Researchers at the University of Illinois at Urbana- Champaign hope to gain a better understanding of brain abnormalities by successfully using stem cells to engineer living biohybrid nerve tissue to create a 3D model of neural networks.

“Being able to form 3-dimensional tissue consisting of neurons gives us the ability to develop tissue models for drug screening or processing units for biological computers”, said researcher Gelson Pagan-Diaz.

The project was funded through an NSF Science and Technology Center EBICS (Emergent Behaviors of Integrated Cellular Systems) and was inspired by previous research in developing functioning muscles, where researchers developed bio bots that can walk when stimulated with electricity or light.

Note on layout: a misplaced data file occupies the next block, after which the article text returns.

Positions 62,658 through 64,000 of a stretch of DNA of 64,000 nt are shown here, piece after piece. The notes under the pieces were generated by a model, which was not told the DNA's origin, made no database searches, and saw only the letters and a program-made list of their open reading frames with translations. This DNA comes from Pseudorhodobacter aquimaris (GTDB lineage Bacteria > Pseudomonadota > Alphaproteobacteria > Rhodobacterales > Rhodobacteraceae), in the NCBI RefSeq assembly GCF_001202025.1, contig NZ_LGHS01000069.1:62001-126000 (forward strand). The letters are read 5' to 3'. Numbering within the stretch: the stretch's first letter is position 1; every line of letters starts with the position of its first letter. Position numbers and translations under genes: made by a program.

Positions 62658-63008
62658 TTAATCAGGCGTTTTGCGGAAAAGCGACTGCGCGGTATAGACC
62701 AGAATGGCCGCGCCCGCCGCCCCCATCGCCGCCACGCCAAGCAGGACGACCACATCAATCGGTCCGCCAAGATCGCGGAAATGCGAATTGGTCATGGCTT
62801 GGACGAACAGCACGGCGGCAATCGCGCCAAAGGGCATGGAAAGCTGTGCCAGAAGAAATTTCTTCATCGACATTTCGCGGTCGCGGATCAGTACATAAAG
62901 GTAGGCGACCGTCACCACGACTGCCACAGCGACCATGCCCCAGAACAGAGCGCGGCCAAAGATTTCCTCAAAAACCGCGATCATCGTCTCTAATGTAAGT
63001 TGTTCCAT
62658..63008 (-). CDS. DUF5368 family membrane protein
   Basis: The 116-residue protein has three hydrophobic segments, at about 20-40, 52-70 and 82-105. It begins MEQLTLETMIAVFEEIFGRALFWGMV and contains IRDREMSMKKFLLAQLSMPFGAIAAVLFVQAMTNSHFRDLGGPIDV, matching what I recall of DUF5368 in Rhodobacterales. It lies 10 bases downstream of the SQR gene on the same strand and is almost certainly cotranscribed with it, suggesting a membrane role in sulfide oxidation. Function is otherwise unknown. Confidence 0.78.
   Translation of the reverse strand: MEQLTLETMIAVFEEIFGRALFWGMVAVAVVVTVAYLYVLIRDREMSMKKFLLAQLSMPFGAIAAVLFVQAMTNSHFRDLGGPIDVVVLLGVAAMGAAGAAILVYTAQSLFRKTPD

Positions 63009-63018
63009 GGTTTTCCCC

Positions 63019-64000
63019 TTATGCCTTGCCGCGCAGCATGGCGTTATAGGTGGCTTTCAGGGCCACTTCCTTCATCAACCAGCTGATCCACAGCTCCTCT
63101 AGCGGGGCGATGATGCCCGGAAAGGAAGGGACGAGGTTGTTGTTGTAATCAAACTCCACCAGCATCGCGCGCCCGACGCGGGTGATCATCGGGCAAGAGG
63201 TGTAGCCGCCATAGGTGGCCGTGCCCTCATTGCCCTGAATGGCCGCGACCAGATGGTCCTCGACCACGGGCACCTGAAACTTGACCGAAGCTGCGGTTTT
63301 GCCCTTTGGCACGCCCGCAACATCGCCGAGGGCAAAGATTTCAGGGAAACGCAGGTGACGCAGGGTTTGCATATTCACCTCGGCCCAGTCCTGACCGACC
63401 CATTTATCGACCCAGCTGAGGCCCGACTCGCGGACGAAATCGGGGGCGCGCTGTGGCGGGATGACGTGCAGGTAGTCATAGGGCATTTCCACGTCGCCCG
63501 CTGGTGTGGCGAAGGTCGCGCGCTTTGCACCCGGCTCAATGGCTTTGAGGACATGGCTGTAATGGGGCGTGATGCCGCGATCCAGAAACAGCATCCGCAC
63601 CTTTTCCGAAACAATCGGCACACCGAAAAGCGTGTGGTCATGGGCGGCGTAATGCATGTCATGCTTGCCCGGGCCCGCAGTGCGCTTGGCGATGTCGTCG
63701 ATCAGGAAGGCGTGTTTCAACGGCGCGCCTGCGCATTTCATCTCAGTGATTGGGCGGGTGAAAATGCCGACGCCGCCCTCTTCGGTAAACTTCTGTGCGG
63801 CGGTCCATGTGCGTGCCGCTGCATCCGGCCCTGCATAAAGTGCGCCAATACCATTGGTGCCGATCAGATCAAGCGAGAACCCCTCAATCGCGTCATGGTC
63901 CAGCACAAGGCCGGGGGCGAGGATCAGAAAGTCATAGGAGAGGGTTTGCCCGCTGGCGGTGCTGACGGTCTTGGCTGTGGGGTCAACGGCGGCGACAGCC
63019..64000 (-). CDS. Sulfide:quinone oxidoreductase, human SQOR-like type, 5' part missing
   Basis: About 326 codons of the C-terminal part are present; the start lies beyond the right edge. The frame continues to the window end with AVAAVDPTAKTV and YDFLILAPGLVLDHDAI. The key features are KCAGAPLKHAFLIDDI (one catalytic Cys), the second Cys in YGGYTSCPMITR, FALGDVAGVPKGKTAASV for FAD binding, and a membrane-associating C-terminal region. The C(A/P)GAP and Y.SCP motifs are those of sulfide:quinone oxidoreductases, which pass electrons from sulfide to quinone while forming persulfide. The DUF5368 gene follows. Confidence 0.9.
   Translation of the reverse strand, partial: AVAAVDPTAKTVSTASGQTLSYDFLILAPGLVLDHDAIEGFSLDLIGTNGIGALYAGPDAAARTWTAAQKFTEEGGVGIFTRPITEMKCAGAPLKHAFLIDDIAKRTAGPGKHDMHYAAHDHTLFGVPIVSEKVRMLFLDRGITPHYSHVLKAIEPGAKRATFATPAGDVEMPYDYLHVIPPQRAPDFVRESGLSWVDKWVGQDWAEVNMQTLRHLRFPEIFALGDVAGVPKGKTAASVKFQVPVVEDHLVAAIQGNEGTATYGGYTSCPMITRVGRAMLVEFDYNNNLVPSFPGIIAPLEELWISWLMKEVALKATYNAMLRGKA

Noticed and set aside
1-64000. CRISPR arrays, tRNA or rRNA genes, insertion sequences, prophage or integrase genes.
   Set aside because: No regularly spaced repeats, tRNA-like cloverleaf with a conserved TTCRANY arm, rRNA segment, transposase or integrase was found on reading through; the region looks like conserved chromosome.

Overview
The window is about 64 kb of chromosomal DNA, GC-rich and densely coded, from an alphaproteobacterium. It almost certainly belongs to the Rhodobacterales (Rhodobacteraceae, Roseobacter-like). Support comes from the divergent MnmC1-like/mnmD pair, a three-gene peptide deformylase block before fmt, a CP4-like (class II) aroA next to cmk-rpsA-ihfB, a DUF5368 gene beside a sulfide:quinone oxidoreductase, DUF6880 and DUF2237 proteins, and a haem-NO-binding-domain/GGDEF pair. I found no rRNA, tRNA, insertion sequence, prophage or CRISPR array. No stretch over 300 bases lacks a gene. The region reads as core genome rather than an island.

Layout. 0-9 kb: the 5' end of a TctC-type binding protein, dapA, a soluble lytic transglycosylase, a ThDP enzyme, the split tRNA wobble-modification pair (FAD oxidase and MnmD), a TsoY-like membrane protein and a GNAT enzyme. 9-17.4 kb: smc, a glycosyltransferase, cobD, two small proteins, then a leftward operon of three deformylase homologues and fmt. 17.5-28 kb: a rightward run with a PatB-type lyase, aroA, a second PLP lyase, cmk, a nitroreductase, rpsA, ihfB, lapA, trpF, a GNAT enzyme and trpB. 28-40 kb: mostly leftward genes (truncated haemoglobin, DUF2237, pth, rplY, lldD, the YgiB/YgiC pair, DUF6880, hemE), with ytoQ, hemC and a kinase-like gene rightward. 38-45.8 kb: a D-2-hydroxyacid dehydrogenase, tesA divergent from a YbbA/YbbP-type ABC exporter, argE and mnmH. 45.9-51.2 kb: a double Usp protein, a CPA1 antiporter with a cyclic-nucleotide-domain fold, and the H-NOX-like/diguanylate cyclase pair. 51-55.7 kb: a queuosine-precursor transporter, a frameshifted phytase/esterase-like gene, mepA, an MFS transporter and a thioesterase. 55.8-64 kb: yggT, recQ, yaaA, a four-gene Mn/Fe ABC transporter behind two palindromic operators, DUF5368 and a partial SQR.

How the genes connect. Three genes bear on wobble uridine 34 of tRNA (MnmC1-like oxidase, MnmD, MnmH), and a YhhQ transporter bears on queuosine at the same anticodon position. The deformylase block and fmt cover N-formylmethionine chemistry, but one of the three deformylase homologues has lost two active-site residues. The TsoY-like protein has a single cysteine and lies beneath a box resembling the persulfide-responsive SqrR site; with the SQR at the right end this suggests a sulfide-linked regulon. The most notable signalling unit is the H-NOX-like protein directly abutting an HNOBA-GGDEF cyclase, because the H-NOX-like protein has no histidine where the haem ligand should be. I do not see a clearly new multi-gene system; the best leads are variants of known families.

In this study, the team developed neural tissue mimics that can form different shapes, using hydrogels and fibrin to make millimeter to centimeter scale structures that can be molded into a number of desired shapes.

“Being able to fabricate these tissue mimics outside the body allows us to characterize and study their electrical activity in great detail,” said Pagan-Diaz. “The broad set of design rules due to the 3D structure and shapes provide a lot more experimental freedom and opens up new avenues of research in neuroscience, medicine, and engineering applications.”